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Managing Prostate Cancer: Screen, Detect and Treat Smarter

If the government, indeed, institutes penalties for performing PSA screening, it will exacerbate decreasing trends in PSA screening. And that, in turn, will prove to be a tremendous disservice for many men whose suffering and/or death from prostate cancer would have otherwise been preventable.
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In 2011, the U.S. Preventative Services Task Force (USPSTF) -- an independent panel that systematically reviews scientific evidence - issued a controversial recommendation against prostate screening for all men. This action was taken following the results of the nationwide Prostate, Lung, Colorectal and Ovarian Cancer (PLCO) Screening Trial, designed and sponsored by the National Cancer Institute, which showed no significant survival advantage for men undergoing PSA screening for prostate cancer.

Thankfully, the USPSTF's recommendation does not preclude health care providers from exercising their own clinical judgment. However, because of this recommendation, the federal government, specifically the Centers for Medicaid & Medicare Services, in a rather clandestine move, is now considering economically penalizing health care providers who order PSA screening for Medicare patients. I find this incomprehensible!

The fact remains there are two glaring deficiencies in the PLCO study as it pertains to prostate cancer. First, over 70% of men in the control -- or unscreened -- arm of the study actually underwent PSA screening. Secondly, the duration of follow-up with these individuals was inadequate to appropriately elucidate the benefits of PSA screening on mortality.

It also is important to note that not a single health care professional who manages prostate cancer has been appointed to the USPSTF to provide hands-on, clinical perspective to its recommendations.

The most compelling statistic which is not subject to vagaries of study or research design is mortality rates. And on this score, the facts are indisputable: Over the past decade in the US, we have seen a 40% decline in the death rate from prostate cancer - the cancer that is second only to lung cancer as a killer of American males.

Given their 2011 recommendation, how does the USPSTF reconcile this impressive and indisputable decline in mortality? Is it the injudicious and early use of androgen deprivation therapy (ADT) which has never been shown to increase survival in a controlled trial? Is it the most recent advances in chemotherapy, immunotherapy or secondary ADT which, most experts will not dispute increases survival by, at best, about three months?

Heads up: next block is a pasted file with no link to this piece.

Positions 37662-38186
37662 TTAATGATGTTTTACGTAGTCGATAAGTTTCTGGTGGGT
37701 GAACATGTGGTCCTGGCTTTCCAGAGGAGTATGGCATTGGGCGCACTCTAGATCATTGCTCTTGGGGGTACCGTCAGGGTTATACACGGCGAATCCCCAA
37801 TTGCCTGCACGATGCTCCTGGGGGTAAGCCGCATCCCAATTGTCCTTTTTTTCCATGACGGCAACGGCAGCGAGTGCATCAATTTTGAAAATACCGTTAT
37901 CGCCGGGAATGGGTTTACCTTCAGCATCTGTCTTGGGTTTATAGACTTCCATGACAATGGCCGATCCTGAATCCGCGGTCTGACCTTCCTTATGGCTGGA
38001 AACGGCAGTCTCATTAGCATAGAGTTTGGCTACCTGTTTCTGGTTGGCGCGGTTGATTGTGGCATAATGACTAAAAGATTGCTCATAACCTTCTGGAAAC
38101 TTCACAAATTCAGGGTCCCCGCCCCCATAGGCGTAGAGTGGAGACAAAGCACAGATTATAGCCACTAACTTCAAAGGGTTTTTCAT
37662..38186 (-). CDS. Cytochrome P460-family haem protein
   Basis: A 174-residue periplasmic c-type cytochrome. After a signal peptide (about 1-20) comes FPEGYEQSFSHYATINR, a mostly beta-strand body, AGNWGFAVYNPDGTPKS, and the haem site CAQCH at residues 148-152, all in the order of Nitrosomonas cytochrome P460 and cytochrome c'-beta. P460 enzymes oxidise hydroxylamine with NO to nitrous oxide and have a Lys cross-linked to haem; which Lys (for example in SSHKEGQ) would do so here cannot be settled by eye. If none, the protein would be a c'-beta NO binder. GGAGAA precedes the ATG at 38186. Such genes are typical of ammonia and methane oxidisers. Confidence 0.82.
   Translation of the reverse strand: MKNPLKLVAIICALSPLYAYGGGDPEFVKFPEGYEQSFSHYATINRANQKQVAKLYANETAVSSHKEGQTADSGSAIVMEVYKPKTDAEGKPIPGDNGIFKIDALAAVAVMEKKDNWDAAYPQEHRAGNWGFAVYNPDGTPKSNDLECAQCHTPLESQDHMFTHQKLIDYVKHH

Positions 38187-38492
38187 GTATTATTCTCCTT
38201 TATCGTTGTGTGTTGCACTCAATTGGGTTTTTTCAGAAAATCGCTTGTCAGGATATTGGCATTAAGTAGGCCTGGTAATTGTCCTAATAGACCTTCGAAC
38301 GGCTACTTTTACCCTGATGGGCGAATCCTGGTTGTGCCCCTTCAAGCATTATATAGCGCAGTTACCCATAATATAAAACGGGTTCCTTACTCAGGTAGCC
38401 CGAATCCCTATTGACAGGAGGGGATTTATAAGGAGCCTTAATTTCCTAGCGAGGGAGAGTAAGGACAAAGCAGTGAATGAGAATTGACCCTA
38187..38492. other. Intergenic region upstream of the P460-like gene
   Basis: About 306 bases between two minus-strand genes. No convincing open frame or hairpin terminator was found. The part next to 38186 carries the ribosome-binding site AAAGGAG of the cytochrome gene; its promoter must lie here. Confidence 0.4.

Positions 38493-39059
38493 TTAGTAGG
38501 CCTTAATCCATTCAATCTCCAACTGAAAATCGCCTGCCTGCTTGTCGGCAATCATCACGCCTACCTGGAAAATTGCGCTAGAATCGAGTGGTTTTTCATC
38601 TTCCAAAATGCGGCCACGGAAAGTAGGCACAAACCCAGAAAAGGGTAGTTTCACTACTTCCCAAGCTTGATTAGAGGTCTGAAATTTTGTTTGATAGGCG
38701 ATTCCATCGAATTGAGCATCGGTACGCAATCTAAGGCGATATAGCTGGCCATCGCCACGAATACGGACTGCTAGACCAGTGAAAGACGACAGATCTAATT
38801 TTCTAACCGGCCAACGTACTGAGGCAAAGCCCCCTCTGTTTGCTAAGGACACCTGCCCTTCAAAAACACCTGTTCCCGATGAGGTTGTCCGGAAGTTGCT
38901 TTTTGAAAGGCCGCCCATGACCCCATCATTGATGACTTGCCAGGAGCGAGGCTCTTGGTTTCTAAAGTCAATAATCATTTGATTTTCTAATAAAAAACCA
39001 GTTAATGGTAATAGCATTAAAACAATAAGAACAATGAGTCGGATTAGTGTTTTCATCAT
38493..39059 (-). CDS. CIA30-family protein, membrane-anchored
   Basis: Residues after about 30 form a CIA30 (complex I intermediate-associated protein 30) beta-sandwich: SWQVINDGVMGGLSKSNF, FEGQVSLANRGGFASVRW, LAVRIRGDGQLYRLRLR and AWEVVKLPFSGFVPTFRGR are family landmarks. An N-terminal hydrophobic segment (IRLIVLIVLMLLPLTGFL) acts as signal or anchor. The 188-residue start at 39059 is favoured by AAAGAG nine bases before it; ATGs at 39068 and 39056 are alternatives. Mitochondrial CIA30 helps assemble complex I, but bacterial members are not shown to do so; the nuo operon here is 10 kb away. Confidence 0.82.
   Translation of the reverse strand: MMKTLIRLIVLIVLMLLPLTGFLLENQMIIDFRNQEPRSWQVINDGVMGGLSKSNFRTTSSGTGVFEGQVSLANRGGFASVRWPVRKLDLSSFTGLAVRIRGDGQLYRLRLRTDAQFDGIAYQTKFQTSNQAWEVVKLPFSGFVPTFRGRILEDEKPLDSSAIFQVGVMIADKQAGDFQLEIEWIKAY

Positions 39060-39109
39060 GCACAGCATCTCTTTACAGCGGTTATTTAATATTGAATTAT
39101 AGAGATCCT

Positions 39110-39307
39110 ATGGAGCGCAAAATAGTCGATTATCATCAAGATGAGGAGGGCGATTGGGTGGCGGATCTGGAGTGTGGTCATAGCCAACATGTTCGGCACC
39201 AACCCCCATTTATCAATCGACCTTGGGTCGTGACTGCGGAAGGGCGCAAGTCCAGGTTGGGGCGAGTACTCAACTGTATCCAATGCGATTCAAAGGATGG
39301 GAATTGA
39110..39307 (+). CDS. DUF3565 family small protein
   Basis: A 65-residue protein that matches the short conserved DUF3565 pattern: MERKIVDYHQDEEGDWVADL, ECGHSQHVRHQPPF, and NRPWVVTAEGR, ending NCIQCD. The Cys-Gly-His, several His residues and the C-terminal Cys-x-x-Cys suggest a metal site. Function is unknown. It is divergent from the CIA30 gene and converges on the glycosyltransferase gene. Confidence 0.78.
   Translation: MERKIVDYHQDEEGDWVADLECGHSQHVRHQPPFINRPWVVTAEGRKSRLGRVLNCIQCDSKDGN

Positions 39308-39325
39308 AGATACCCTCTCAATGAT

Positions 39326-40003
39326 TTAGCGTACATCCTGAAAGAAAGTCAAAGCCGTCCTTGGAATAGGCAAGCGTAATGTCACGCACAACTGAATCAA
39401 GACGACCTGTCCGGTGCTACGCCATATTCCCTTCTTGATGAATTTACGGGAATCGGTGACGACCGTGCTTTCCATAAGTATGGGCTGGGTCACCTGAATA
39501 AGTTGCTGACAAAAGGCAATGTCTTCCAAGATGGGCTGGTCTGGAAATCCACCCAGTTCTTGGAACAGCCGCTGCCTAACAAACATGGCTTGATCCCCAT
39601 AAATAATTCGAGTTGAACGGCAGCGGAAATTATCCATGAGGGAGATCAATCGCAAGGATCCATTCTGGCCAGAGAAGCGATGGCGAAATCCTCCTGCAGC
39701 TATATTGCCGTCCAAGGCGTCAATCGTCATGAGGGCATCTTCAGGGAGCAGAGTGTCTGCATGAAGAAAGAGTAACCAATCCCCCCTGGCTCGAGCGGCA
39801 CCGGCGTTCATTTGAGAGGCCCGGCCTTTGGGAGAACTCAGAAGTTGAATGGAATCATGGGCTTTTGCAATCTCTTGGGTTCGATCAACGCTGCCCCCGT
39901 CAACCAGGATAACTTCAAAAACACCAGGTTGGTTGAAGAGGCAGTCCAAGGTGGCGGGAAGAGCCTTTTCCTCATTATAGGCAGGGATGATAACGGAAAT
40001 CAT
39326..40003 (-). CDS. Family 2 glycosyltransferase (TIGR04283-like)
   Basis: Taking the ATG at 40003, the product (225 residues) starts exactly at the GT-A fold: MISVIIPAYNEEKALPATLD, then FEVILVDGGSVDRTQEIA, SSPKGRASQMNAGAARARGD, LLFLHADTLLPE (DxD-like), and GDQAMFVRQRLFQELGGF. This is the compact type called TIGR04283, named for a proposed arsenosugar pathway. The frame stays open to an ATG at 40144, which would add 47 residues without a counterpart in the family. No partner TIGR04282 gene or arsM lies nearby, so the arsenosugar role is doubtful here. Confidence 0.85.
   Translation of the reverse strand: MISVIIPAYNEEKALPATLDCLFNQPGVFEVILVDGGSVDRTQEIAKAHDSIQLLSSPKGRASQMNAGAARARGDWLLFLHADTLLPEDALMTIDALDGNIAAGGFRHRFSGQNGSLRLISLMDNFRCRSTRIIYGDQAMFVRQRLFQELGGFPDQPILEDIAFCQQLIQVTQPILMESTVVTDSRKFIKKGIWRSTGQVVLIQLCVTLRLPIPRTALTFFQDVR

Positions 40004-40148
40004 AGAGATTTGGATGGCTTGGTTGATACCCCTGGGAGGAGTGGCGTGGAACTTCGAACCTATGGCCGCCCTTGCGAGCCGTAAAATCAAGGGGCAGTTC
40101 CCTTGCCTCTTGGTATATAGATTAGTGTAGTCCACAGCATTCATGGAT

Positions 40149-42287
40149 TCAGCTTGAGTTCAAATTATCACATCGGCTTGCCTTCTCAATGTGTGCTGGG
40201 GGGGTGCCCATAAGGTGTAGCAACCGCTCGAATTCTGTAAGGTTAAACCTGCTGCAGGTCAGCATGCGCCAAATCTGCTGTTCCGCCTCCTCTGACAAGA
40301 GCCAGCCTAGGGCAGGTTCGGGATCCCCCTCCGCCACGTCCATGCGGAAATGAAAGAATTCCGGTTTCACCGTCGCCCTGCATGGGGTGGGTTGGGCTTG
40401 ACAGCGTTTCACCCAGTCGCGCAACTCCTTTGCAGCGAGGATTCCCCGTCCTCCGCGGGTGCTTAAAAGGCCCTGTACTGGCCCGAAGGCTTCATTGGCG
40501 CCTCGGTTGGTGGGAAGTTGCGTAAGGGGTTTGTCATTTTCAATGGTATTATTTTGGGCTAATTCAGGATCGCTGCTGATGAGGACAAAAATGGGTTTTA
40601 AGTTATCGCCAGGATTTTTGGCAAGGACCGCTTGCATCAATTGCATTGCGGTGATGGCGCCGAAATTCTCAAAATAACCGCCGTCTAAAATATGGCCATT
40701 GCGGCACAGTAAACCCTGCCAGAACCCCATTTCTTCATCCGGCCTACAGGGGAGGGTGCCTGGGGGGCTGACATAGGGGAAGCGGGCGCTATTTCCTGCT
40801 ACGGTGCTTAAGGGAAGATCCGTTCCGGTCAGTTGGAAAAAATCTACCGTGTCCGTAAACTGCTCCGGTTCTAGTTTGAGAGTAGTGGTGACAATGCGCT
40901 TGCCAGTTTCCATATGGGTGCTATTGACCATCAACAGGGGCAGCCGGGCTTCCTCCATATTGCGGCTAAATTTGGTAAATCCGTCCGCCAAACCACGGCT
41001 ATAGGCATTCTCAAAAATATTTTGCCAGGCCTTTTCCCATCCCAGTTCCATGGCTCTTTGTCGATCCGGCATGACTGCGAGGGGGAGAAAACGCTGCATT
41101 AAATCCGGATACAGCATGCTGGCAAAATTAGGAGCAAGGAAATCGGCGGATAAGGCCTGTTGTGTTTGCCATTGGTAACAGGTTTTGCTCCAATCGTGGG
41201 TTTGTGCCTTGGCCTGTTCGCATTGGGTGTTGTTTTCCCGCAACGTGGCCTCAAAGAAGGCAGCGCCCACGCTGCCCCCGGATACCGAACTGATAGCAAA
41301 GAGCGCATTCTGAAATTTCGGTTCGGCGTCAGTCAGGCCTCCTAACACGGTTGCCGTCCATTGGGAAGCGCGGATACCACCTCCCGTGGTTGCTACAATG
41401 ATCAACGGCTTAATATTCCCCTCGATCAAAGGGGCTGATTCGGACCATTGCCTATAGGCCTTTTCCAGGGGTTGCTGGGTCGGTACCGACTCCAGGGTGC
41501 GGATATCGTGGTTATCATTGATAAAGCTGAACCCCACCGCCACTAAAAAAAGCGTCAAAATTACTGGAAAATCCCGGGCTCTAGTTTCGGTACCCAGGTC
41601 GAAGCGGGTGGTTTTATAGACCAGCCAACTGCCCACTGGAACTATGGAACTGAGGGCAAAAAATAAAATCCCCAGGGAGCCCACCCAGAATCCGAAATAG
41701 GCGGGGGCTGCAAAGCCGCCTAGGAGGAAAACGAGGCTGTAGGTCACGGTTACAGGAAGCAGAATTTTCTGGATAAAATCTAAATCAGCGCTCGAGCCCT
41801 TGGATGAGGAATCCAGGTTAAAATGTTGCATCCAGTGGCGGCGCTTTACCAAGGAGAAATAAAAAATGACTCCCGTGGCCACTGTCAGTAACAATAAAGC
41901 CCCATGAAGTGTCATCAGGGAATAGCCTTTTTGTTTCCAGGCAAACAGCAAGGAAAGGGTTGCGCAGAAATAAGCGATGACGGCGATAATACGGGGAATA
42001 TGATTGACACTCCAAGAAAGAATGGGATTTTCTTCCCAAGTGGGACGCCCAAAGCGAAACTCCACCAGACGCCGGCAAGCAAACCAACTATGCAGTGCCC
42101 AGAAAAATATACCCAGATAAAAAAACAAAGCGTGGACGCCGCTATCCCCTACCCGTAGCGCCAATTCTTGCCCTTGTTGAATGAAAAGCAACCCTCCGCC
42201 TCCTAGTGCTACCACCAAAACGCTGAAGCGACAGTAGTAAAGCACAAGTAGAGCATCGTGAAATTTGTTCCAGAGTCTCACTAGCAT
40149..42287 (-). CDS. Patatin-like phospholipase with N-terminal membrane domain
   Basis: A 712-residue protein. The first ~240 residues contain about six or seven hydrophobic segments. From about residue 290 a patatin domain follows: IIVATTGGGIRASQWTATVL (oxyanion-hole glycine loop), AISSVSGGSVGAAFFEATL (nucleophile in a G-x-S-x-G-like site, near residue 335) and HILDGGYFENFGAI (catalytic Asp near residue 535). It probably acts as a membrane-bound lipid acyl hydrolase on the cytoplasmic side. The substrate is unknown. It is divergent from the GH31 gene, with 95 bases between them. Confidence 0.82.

It is clear that the most compelling explanation is early detection - specifically through PSA screening.

Owing to the prolonged natural history of prostate cancer, one would predict that declining mortality rates would be observed approximately 10 years following widespread adoption of PSA screening, which would be consistent with the mortality statistics. The USPSTF seems blind to this reality.

The many healthy men who harbor intermediate or high risk disease - and who most experts deem are appropriate candidates for aggressive local therapy -- will likely suffer under this policy. Quite simply, it will lead to delayed diagnosis and potentially an increase in mortality rates. Certainly not the direction we want to go.

So, what's the sensible solution? I am a strong believer that PSA screening saves lives. However, those of us who embrace and remain advocates of such testing must reconcile and find solutions for the major limitations of the accepted paradigm for PSA screening, random prostate biopsy and indiscriminate treatment of detected prostate cancer.

We all recognize that PSA lacks specificity for detecting aggressive prostate cancer, which, in turn, leads to many unnecessary biopsies. And while a random, systematic 12-core biopsy detects many insignificant cancers, they miss many aggressive cancers. We also recognize that many low risk cancers do not require immediate curative intervention.

However, there are tools to address the limitations of PSA screening and the downstream consequences of unnecessary biopsies and treatment. In my own clinical practice, I have adopted both multi-parametric MRI imaging and the 4KScore Test, a blood test, in order to identify those men with an elevated PSA who are most likely to harbor aggressive prostate cancer. When these tests suggest a low risk of aggressive disease, prostate biopsy is deferred.

And my home institution, NYU Langone Medical Center, has pioneered using complex computer software to target our prostate biopsies into areas of the gland most likely to harbor aggressive disease.

The USPSTF has oversimplified a complex problem. The urology community is, in fact, embracing strategies to preserve, or even further decrease, prostate cancer mortality while minimizing the unnecessary morbidity and costs associated with the prior standard of care.

If the government, indeed, institutes penalties for performing PSA screening, it will exacerbate decreasing trends in PSA screening. And that, in turn, will prove to be a tremendous disservice for many men whose suffering and/or death from prostate cancer would have otherwise been preventable.

Dr. Lepor is the Martin Spatz Professor and Chair of the Department of Urology at NYU Langone Medical Center and co-author of the best-selling consumer guide, "Redefining Prostate Cancer."